Having roommates has become increasingly popular over the years. Of course, roommates come with financial benefits. They save us from still having to live with our parents in our mid-20s and lighten the burden when it comes to furnishing, decorating, and stocking up on supplies. Since you are splitting the entire cost of the house or apartment, you may be wondering, do you split the entire renter's insurance policy as well? The answer isn't so simple. It can depend on your situation. Here's how to decide if you should share, or have a separate policy.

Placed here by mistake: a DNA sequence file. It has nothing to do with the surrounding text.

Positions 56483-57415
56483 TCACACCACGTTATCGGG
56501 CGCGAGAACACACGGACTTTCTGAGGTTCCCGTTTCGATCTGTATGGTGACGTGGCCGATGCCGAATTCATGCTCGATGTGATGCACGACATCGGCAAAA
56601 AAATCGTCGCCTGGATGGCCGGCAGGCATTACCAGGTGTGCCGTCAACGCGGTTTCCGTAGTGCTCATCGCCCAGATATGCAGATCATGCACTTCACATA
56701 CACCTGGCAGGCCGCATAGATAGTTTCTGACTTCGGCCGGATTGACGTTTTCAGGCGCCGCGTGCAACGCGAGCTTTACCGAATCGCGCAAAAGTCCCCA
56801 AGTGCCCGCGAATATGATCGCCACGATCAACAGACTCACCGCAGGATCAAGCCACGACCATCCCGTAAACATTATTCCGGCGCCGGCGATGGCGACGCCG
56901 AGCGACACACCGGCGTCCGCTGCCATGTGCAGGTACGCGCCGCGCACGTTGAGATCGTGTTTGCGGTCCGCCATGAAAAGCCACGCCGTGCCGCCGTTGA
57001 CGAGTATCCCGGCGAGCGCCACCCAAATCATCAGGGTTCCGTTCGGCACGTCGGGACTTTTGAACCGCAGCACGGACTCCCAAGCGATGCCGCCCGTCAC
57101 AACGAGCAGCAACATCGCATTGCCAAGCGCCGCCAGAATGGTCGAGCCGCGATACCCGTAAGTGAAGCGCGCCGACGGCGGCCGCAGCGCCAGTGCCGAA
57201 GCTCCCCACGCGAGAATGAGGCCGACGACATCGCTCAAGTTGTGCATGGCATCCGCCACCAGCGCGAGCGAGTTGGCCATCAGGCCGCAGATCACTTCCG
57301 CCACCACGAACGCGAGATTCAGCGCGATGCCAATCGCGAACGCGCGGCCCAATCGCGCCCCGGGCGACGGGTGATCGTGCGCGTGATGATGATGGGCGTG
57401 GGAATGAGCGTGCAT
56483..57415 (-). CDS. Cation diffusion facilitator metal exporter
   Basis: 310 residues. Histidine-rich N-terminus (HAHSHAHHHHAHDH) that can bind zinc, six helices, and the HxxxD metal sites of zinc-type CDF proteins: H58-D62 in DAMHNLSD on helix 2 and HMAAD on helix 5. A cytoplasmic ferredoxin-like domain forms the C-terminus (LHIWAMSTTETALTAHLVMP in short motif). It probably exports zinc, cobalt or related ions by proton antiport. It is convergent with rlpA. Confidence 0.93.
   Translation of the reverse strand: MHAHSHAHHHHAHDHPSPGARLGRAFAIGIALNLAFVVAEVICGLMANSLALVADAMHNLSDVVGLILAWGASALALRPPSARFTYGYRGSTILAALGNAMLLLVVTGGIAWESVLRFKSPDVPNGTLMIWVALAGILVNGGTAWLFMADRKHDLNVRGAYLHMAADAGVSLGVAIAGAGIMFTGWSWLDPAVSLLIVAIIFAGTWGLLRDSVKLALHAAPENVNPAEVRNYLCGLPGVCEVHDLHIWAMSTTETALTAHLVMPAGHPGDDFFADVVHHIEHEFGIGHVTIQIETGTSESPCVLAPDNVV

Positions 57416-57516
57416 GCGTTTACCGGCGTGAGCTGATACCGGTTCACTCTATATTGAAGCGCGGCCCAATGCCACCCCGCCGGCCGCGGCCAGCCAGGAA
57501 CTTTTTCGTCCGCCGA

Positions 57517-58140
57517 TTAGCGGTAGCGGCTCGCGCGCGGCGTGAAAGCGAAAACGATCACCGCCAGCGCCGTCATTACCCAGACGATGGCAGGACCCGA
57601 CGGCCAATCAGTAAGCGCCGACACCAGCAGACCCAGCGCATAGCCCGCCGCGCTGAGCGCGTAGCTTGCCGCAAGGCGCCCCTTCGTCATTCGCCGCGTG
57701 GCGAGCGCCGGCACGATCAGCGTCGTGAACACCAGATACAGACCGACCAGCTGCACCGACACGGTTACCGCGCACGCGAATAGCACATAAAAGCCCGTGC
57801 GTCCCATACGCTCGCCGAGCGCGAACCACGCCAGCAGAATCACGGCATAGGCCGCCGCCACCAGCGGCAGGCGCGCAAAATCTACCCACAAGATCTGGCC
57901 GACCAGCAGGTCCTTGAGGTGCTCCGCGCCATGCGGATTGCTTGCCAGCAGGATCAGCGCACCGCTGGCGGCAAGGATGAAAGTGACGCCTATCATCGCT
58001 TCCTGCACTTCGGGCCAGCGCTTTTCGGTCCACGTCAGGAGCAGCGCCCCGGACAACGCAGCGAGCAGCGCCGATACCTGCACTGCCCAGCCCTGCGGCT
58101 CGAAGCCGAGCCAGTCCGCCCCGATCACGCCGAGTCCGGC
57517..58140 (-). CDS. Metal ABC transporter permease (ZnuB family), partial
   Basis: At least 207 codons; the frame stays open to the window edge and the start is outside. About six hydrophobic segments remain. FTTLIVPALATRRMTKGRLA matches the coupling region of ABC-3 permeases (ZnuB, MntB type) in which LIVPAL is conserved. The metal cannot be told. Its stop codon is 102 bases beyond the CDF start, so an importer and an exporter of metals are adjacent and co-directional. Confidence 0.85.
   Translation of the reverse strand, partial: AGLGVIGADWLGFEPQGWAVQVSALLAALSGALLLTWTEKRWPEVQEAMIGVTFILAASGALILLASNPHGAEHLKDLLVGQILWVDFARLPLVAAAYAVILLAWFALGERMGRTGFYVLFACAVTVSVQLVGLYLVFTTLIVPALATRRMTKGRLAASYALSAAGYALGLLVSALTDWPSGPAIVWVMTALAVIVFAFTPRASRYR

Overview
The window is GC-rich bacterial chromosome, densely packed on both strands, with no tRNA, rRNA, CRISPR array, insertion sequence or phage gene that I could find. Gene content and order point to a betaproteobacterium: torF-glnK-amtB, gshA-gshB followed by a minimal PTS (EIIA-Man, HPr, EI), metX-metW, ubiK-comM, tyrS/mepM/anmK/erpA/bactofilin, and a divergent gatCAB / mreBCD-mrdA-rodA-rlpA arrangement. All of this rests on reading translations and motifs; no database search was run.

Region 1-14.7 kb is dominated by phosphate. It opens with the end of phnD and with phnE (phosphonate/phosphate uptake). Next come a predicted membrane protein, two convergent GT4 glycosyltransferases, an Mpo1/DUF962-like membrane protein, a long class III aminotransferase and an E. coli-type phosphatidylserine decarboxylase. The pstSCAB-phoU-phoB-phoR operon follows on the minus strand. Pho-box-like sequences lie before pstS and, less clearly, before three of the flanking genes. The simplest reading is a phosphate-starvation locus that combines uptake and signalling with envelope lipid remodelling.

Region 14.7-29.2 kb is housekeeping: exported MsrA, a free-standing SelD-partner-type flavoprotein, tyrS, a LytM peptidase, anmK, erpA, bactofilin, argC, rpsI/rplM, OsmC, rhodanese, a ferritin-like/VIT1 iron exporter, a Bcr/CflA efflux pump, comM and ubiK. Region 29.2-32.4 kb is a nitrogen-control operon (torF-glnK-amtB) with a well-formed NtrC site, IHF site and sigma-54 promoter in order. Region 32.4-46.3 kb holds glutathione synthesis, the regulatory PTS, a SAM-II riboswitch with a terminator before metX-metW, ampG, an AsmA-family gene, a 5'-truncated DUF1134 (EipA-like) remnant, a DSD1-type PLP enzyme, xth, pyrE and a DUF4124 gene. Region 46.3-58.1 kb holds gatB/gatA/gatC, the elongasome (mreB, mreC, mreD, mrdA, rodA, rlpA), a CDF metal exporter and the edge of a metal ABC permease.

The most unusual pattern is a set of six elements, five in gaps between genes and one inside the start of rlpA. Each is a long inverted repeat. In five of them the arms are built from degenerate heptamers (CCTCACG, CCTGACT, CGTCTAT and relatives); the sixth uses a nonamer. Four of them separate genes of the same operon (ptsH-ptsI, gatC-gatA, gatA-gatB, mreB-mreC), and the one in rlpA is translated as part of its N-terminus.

Separate Policies: Some insurance companies will recommend each roommate take their own renter's insurance policy since it is the least complicated option. Each roommate would be responsible for making an inventory of their own personal property. Having a separate policy would also ensure each roommate has liability coverage for protection if someone gets injured in the home or apartment.
Shared Policies: Other companies will allow roommates to share a policy. Under this arrangement, all roommates' names are listed on the policy. If you choose to do this, you must ensure the policy provides enough protection to cover everyone's property. There is a chance you will have to increase the amount of liability coverage as well.
Shared Complications: If your living arrangement is short term, such as a 12-month lease, and different roommates are moving out
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